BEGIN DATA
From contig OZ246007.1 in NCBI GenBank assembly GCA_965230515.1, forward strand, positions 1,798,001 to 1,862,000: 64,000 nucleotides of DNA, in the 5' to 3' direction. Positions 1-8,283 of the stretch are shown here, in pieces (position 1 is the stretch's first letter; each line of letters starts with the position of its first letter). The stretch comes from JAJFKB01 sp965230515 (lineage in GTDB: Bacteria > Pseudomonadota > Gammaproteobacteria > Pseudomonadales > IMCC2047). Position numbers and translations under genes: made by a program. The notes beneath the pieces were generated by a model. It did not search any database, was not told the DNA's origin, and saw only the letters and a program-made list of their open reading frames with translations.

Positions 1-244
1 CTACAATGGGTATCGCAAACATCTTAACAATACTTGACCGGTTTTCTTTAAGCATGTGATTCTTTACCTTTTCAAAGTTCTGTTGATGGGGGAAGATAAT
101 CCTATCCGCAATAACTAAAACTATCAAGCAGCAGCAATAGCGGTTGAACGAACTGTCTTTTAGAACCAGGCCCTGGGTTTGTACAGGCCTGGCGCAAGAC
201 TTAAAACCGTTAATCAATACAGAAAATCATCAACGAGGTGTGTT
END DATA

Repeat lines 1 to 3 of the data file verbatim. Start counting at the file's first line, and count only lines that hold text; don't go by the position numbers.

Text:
From contig OZ246007.1 in NCBI GenBank assembly GCA_965230515.1, forward strand, positions 1,798,001 to 1,862,000: 64,000 nucleotides of DNA, in the 5' to 3' direction. Positions 1-8,283 of the stretch are shown here, in pieces (position 1 is the stretch's first letter; each line of letters starts with the position of its first letter). The stretch comes from JAJFKB01 sp965230515 (lineage in GTDB: Bacteria > Pseudomonadota > Gammaproteobacteria > Pseudomonadales > IMCC2047). Position numbers and translations under genes: made by a program. The notes beneath the pieces were generated by a model. It did not search any database, was not told the DNA's origin, and saw only the letters and a program-made list of their open reading frames with translations.

Positions 1-244
1 CTACAATGGGTATCGCAAACATCTTAACAATACTTGACCGGTTTTCTTTAAGCATGTGATTCTTTACCTTTTCAAAGTTCTGTTGATGGGGGAAGATAAT